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Close zoning loopholes!

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Bloomberg certainly heard plenty of complaints about the 2005 rezoning that unleashed the wave of high-rise development on the neighborhood.

Foremost on many residents’ minds was tall towers going up in areas now zoned for smaller buildings, and the loopholes that allow them to rise. There was at least one reference to the so-called “Finger Building,” which many Billyburgers see as being an example of that problem (see story on page 3).

When the touchy subject of downzoning came up, Bloomberg knew what to do: He turned to his Planning Commissioner, Amanda Burden, who said her department is studying the area to identify loopholes.

Some of the 2005 zoning modifications were put in place to limit the height and density of new construction along Brooklyn’s northern waterfront, but the city revisited the issue after some residents noticed that the change on paper wasn’t matching up with the changes to their skyline, Burden said.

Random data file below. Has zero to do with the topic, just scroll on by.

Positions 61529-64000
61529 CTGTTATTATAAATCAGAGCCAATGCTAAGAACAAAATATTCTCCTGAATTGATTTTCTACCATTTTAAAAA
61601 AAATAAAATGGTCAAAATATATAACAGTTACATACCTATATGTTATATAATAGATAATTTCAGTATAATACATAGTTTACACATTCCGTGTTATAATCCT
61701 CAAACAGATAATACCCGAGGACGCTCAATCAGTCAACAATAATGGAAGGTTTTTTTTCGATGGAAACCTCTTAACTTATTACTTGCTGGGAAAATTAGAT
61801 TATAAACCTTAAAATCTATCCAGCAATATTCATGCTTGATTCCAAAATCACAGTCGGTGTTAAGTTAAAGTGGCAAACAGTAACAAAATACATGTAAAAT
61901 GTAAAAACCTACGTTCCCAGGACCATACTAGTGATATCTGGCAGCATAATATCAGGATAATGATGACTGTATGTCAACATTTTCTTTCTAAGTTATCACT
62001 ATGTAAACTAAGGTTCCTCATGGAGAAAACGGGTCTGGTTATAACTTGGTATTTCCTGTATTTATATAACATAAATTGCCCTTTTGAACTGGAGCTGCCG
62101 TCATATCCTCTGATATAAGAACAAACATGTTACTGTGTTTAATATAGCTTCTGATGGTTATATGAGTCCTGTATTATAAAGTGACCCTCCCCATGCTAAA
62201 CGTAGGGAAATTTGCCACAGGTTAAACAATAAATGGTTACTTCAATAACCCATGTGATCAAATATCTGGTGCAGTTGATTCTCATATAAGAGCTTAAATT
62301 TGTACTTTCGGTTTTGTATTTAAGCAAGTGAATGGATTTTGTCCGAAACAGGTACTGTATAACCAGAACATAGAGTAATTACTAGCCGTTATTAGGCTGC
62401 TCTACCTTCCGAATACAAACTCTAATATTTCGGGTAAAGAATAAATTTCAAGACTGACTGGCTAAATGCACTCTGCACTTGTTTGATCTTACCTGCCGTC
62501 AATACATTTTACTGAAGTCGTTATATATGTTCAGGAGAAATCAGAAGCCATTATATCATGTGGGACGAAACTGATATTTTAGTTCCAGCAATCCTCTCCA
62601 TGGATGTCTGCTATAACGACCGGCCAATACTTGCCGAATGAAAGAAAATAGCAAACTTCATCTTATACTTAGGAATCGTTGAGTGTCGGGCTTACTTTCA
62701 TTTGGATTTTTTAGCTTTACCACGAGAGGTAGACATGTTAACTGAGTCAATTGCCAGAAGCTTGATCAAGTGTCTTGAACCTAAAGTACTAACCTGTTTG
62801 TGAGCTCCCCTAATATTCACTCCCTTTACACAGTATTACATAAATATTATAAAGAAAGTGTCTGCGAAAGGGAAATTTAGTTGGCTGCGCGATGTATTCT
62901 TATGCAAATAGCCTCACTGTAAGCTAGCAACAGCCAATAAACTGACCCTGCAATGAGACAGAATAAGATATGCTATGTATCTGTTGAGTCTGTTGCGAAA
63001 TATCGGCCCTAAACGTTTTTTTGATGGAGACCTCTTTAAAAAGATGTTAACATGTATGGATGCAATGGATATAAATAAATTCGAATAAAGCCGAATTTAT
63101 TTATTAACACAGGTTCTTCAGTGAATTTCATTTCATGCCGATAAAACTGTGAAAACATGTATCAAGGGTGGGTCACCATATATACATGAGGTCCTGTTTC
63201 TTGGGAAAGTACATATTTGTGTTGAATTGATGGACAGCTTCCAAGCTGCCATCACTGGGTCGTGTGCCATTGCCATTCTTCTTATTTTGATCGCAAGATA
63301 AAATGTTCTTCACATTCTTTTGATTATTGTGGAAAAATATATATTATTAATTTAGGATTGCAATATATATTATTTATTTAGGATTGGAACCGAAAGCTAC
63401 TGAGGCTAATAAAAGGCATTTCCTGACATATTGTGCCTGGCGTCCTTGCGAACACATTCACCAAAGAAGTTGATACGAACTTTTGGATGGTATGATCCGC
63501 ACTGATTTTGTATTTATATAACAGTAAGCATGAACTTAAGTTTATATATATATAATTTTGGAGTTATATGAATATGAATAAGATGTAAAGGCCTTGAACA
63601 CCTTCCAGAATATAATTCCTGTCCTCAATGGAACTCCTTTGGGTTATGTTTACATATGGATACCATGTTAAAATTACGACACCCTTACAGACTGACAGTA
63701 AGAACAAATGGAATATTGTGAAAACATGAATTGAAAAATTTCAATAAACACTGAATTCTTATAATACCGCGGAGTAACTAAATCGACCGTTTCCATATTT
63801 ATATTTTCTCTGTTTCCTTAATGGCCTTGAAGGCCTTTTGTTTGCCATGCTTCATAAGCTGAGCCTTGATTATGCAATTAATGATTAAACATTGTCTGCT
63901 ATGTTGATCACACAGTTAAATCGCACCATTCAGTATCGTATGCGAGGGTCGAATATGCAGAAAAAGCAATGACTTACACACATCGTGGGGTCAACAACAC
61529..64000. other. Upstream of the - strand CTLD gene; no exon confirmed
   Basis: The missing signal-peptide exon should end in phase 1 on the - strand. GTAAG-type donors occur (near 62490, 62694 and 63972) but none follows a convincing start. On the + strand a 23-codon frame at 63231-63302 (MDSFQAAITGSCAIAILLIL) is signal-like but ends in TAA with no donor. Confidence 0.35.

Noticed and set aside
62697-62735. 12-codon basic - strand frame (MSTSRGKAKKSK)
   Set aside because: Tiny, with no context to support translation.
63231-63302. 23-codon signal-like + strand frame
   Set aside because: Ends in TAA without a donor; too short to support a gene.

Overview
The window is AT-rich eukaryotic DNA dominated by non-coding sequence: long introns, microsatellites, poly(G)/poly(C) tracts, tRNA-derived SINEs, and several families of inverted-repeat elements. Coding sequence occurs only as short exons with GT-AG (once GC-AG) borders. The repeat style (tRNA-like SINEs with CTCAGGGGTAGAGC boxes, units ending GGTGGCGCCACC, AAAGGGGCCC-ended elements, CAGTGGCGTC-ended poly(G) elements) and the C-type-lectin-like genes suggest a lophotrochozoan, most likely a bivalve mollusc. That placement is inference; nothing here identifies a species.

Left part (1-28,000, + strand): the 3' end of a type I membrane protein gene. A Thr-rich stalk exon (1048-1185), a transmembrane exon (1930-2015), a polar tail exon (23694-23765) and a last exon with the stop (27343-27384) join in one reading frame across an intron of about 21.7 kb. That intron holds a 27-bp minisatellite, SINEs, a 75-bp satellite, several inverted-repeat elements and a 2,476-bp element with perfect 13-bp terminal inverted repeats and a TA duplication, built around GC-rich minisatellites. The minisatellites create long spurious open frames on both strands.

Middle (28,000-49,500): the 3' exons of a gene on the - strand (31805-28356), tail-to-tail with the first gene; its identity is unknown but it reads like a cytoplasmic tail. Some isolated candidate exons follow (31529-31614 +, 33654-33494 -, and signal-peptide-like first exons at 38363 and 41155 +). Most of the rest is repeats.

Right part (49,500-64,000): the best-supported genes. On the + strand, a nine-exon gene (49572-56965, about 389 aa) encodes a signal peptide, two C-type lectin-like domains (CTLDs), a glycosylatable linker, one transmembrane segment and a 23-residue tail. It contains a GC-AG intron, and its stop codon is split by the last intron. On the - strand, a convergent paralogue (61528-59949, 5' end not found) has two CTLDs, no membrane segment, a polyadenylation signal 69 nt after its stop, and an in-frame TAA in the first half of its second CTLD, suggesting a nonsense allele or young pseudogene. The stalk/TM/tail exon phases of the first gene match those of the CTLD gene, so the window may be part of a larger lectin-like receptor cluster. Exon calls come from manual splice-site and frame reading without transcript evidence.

Burden promised changes so that there would be “no more finger buildings” and “no more community facility bonuses” — another loophole that allowed developers to build taller if they included space that would benefit the general public, she said.

In the past, developers have gotten permission to build taller by simply renting the ground-floor space to a doctor — a “public benefit,” but not what the law intended.

Burden also said the city would put the brakes on the use of air rights by developers who want to build projects that are out of context with the surrounding area.

Burden promised that the changes would also offer “more opportunities for (affordable) housing.”

For the most part, the crowd at Polonaise Terrace was pleased. But not everyone in north Brooklyn buys it.

“Their assurances that the downzoning is iron clad, written in stone and can’t be undermined is a lie,” said Williamsburg housing activist Phil DePaolo.

DePaolo, who pushed the planning department hard to get the area downzoned in the first place, has been leading the charge against the “finger building” and other developments in the area that he says don’t comply with the new zoning rules.

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